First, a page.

The Retarded News - a facepalm


#1

Let’s start with this one:

nypost.com/2014/07/17/eyewitness … of-attack/?

I wonder what her name was before she changed it.


#2

I had a gym teacher named Candy B. Sweet. You never know. The ill will of parents knows no bounds in terms of naming offspring.


#3

Years ago when I worked in a bank we had a customer named Lester J. Lester. I asked if that was his birth name, and he said yes. He was a nice guy, but I never had the nerve to ask him what the hell his parents were smoking when they gave him that name.


#4

I knew a girl named 高士婷. That’s all well and good until you read out-loud with a foreign accent: Kao Shihting.


#5

:laughing:


#6

Kid in my school called Julius Caesar.


#7


#8

At least it wasn’t Herbert H. Hebert.

I know a guy named Michael Hunt. Don’t call him Mike.


#9

I was teaching Chinese 101 in the early '80s earning a TA stipend. One of my students was ‘April Justice’. This was the time when a terrorist group ‘Black September’ was still around (look up what they did in 1977 in Munich). When I first handed out quiz papers, I somehow froze and thought someone had made some kind of statement…


#10

youtube.com/watch?v=6T_k1cVkOzc#t=16

Louis Slungpue explains: “It was either a cherry bomb, or someone took a really large dump.”

I wonder if he’s from Flung Dung, Vietnam?


#11

usatoday.com/story/news/nati … /14323435/

[quote]In a segment on the use of tear gas in the Ferguson, Mo., protests, CNN International Anchor Rosemary Church asked why police are using this strategy instead of others to disperse crowds.

Church went on to ask Tuesday, “Why not perhaps use water cannons, at least it’s not something that is going to have the same kind of effect.”[/quote]

Don’t give them any ideas, okay?


#12

Is there a doctor in the house?

pbs.twimg.com/media/B0LKwWZIYAAehmK.jpg:large


#13

Apparently Officer Wilson testified before the grand jury and the autopsy seems to mesh with his story. I don’t think any charges will be brought against him and it doesn’t appear as if any should be but I’m not sure the protestors care very much about what really happened.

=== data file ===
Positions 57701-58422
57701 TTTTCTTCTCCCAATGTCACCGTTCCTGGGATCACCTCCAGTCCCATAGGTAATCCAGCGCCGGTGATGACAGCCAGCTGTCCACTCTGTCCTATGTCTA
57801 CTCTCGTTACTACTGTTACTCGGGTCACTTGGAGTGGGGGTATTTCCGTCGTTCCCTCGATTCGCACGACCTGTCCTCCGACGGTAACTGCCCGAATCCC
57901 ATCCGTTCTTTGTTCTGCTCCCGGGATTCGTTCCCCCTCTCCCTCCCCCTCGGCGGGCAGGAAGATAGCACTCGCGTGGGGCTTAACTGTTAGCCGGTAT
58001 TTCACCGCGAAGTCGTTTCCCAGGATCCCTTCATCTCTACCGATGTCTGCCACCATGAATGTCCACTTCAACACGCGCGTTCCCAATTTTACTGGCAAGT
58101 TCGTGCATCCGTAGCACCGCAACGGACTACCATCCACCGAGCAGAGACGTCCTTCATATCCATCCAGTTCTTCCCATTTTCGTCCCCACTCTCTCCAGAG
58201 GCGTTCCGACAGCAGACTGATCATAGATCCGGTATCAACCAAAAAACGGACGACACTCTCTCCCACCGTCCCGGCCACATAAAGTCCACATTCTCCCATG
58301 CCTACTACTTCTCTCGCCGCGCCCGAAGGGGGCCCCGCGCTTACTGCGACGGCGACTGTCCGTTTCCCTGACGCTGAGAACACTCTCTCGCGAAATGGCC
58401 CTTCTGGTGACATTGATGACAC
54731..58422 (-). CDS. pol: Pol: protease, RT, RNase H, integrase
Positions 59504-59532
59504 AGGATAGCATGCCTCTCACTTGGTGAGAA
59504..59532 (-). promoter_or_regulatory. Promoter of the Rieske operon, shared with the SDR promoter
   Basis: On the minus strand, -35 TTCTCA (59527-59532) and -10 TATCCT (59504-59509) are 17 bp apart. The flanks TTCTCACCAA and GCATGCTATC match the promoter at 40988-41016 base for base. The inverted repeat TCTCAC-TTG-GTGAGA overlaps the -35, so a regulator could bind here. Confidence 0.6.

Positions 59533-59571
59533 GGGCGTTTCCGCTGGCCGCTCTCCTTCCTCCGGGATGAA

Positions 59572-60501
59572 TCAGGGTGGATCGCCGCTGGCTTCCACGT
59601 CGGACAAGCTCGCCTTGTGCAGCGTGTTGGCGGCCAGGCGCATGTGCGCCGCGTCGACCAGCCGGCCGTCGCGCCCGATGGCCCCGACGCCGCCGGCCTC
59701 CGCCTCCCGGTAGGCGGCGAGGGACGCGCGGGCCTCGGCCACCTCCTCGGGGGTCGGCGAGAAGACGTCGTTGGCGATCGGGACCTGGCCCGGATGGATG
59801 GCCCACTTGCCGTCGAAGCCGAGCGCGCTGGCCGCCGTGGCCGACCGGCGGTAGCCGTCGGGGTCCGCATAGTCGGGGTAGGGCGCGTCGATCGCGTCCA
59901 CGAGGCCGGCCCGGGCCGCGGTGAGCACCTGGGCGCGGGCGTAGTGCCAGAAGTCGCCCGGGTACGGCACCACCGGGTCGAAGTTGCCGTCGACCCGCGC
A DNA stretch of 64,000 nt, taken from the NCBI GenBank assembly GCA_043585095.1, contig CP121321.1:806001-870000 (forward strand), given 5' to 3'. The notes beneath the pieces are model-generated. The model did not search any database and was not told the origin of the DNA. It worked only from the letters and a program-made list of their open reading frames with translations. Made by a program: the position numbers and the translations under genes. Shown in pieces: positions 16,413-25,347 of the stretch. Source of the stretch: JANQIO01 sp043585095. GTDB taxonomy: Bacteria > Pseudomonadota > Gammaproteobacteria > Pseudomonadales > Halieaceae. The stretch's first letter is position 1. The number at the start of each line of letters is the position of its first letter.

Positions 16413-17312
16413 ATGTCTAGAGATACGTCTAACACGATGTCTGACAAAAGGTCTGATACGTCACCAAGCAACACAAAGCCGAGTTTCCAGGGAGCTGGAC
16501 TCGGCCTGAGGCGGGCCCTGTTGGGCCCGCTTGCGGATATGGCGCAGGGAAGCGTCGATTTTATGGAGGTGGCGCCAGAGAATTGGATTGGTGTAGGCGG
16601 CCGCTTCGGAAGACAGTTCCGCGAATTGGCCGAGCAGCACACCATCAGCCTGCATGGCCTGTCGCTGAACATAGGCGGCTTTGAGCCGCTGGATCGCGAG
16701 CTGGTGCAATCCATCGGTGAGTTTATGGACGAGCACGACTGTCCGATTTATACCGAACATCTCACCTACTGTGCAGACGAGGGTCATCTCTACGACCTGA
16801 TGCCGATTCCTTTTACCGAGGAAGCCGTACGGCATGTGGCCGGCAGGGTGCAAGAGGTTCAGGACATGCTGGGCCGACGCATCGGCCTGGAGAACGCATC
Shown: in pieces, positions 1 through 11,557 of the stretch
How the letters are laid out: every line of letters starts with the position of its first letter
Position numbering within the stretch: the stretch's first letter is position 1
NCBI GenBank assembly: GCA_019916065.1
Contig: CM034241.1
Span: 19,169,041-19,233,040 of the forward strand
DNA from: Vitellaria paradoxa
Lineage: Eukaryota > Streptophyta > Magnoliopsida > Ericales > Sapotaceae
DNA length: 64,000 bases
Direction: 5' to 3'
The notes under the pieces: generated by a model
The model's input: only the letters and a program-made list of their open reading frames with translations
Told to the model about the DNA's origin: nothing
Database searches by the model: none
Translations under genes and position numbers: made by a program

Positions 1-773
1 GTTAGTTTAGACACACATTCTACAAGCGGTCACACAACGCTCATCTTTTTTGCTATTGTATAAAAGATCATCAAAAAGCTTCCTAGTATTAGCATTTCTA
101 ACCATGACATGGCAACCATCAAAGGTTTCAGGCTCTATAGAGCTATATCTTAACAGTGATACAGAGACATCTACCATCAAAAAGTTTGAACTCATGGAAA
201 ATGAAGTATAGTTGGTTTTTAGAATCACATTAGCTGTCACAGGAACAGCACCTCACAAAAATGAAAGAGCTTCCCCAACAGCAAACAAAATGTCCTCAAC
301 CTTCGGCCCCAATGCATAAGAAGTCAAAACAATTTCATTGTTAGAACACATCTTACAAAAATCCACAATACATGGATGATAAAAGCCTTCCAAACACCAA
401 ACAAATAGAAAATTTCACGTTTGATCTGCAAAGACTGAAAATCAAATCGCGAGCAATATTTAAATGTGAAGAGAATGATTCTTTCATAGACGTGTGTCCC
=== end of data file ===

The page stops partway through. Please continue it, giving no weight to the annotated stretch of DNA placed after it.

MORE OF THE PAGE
#14

[quote=“rowland”]Is there a doctor in the house?

pbs.twimg.com/media/B0LKwWZIYAAehmK.jpg:large

[/quote]

still, she’s right. y won’t catch Ebola rom standing 3 ft away from someone with it. You might if you touch the same surface with fomites.

Rowland, you’re being the usual here.

As expected.


#15

Urodacus, why so touchy?


#16

mediamatters.org/research/2009/1 … git/156164


#17

Envy, the green eyed monster.


#18

I’ll take the news seriously when the news starts taking itself seriously…

mediaite.com/online/cbs-affi … ene-today/

[quote] @ErikSandoval We are all on the same team and all understand the gravity of this, but we are allowed to smile too. @EricYutzy @CBS12

— Suzanne Boyd (@SuzanneBoyd) June 13, 2016[/quote]

Good point… almost, but not quite. You have to earn some credibility before you can relax that much. And public confidence in TV news is at 20%. So… no.


#19

Layers and layers of fact checkers.

heatst.com/uk/exclusive-brexit-2 … t-as-real/

[quote]The BBC’s desperate shilling for Remain will come under increasing scrutiny as we exclusively reveal that the supposed ‘popular petition’ for a second referendum – wholly illegal and unworkable, and unprecedented in British history – is a prank by notorious sh*tposters 4 Chan.

The BBC, the UK’s national broadcaster, gleefully reported, as real, with no basic journalistic checks, an online petition that appeared to be growing at a colossal rate. By 1:30 pm, it was one of the fastest-growing petitions in history.

So fast, in fact, that somebody should have checked for bots and scripts.[/quote]

Cue the (Monty) Python theme.


#20

Chris Matthews fails to see the forest for the trees…

newsbusters.org/blogs/nb/curtis- … em-involve

Intelligence involves pattern recognition. Stupidity is a failure to see the obvious.